Who or what motivates you?  Lastly, Why do you run?

What running has taught me

My runs consist of three things, up hills, down hills and flat areas. My mindset for each type of terrain is totally different, yet it is the same. Lets start with the flat terrain. Whether it’s in the beginning of my run or the ending the flat parts of the course are the least of my worries. It’s the time where my legs are on auto pilot. I am able to enjoy the scenery and focus on pushing myself so that I am simply not slacking off. This is currently how my life is now. I have little to no worries about what is to come and what I had overcame. I can practically enjoy life knowing that it won’t last forever but while I am on earth I should enjoy and savor what I am blessed with.

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Sooner or later we will all run up against the hills. Some may be short and others could last miles. Regardless my heart will pump and my hopes are to run each hill as fast as I can. Pain is inevitable but how you choose to handle the pain is up to you. I use my mind to help me get thought the hills, considering that is the most powerful tool a runner can possess. As I run up a hill I ask myself two questions, how badly do I want to get to the top of the hill? I also ask, how much time do I want to spend going up the hill? These questions help me come to the same conclusion every time. The hill is a long and dreadful part. I want to finish the hill quickly because the longer I spend on the hill the longer I have to live through the suffering. I also tell myself the pain is temporary and once I reach the top I can gain the confidence and endurance to carry me through my workout. One of the reasons the title of the blog is king of the hills is because the purpose is to empower and inspire new and old runners to reach new heights. This goes to say the hills are time in life where I can acknowledge I am in various obstacles. However those obstacles are only temporary, they can help shape who I will become based on how I choose to deal with them is up to me.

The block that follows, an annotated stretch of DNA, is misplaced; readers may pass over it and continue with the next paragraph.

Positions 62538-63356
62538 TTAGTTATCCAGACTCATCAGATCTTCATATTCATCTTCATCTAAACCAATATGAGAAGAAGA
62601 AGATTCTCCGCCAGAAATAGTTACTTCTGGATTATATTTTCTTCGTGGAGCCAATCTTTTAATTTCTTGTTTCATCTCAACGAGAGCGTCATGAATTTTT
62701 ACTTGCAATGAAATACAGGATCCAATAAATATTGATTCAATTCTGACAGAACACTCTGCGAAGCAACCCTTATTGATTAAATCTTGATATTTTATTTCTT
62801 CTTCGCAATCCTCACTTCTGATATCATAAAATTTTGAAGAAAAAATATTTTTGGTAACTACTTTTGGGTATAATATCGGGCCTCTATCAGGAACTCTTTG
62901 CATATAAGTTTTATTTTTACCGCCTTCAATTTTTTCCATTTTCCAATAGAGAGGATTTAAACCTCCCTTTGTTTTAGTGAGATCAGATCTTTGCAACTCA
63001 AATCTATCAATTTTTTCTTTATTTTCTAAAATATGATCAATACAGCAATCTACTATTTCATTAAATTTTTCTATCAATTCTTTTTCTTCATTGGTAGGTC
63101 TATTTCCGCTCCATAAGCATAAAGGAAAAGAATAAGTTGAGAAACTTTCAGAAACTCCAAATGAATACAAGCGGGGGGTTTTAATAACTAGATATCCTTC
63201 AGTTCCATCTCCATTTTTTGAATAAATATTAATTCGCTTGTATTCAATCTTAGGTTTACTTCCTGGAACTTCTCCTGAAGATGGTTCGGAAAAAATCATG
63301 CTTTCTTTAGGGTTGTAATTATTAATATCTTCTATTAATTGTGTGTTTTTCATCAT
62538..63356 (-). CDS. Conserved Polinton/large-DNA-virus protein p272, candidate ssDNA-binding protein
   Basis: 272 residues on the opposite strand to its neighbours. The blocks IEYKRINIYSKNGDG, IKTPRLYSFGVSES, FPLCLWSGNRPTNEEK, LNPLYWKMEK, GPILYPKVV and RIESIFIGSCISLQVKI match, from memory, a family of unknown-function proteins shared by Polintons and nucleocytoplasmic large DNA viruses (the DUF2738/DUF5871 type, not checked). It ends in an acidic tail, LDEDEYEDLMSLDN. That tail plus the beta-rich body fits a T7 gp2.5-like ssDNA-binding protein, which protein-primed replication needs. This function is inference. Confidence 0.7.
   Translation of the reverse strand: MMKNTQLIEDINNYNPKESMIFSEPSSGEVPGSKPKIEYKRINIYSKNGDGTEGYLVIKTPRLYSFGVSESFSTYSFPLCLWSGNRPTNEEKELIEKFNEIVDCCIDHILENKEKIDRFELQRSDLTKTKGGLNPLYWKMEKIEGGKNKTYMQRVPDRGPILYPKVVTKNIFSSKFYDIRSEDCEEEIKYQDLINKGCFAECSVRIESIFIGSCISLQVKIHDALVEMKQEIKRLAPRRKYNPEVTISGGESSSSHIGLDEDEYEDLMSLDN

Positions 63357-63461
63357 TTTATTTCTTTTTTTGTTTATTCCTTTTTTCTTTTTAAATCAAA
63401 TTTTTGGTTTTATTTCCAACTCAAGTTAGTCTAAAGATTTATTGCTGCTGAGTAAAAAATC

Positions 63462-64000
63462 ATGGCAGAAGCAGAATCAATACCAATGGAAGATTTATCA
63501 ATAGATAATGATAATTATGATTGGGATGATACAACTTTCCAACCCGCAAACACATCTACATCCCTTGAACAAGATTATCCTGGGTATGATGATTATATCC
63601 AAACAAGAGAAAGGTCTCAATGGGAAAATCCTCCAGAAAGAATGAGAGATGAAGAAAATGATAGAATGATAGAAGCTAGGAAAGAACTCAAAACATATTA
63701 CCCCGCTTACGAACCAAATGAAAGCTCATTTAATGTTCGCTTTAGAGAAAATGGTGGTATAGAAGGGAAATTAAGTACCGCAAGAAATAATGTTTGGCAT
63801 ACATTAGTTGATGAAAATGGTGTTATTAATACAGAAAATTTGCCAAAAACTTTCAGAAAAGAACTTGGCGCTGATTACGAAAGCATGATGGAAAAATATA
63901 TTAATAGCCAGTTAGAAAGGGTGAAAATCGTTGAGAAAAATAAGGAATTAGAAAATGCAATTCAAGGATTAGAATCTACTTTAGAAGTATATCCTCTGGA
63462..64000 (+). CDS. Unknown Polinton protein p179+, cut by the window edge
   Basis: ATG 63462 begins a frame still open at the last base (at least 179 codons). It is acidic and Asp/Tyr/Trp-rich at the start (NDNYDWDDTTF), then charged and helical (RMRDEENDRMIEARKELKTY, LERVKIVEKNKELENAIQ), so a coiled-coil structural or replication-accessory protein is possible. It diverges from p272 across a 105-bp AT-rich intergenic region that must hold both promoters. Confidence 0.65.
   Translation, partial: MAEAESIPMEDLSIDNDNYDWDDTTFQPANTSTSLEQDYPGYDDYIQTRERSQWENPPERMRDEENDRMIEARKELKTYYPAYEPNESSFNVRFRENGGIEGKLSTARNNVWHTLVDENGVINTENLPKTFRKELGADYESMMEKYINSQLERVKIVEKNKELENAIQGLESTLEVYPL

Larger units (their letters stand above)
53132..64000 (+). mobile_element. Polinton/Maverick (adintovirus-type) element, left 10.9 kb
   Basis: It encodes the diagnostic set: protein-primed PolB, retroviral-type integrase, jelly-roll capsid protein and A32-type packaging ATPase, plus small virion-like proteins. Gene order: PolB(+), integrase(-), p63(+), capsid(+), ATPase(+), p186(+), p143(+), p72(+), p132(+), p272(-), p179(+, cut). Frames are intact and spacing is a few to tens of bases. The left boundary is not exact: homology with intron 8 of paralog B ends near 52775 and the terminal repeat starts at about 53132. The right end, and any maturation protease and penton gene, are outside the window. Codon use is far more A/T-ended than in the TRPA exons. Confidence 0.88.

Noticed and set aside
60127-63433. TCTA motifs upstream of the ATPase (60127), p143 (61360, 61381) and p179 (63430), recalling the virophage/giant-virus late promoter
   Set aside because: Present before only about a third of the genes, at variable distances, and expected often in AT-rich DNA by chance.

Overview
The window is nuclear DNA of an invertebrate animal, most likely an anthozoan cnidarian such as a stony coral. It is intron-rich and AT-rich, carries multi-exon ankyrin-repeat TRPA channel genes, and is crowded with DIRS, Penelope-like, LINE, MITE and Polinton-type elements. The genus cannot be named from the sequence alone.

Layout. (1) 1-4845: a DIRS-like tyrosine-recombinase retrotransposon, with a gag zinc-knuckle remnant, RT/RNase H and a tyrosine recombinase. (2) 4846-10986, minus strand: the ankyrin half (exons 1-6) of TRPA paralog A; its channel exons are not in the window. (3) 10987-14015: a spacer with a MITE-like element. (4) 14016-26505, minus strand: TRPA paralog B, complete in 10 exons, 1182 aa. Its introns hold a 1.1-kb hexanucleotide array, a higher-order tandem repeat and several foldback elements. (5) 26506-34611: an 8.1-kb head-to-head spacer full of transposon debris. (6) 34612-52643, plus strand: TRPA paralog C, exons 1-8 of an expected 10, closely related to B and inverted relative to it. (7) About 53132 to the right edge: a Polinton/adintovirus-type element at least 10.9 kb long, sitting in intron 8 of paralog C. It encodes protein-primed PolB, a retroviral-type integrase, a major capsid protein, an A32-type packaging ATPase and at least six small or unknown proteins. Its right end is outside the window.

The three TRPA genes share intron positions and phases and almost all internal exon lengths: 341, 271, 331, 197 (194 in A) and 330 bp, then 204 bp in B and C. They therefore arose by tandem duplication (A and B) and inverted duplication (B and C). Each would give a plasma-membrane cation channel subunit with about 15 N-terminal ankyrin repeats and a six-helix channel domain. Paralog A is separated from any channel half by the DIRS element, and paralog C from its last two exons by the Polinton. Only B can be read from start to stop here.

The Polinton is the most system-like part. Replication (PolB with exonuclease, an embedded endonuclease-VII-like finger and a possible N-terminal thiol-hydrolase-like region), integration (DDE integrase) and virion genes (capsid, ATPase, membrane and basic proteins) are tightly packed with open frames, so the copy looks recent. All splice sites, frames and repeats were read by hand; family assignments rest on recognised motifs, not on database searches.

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Last but not least are the down hills. I have yet to meet a runner who says they dread down hills. Despite how relaxing and easy down hills might be, you can not reach them until you have passed rough patches of up hills. There’s no need to say my sentiments toward downhills, why? Because I feel the same way you do about them. I enjoy the ride and will surely coast my way down to the flat surface. At the same time I will be sure to recognize a down hill was just completed and I might face an up hill later on. Regardless, I will be sure to keep a smile on my face and to know that whatever hurdle I am facing can only make me stronger and smarter.

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What has running taught you?

Running like a child

There’s a change in mindset that happens between the age of five and twenty five. You go from loving a run to making it a chore. Now you might argue, Ebenezer I am a runner and I love to run. Yes, I know but that wasn’t always the case. When all of us were reintroduced to running after our childhood days we learned that there is a pleasure in running and there’s more to it than heavy breathing and leg pain.

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The last thing a child will procrastinate is to go out and run until they can’t no more, whereas we would once find excuses to not go on our run. This raises the question, why do we view running as a chore rather than a reward? It is because we chose to see it that way. This is similar to the concept of happiness, you chose to be happy. Anybody could give you all the things you could ever want but it is up to you to rejoice for what you have and not what you want. Not everyone has the same opportunity to run like you do. We should stop perceiving running as a burdensome task, rather we should see it for what it is. A sport that can bring health, clarity of mind and happiness.

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So next time we run lets wipe the unpleasant look off our faces and replace it with a grin like no other. Be like the child you see running around at the park for hours with a smile. This mindset will develop your passion and love for the activity and it will help you to teach others why running is more than just a sport, it is a way of life.

Are there day when you’re able to run but simply chose not to run? Will this mentality change from now on?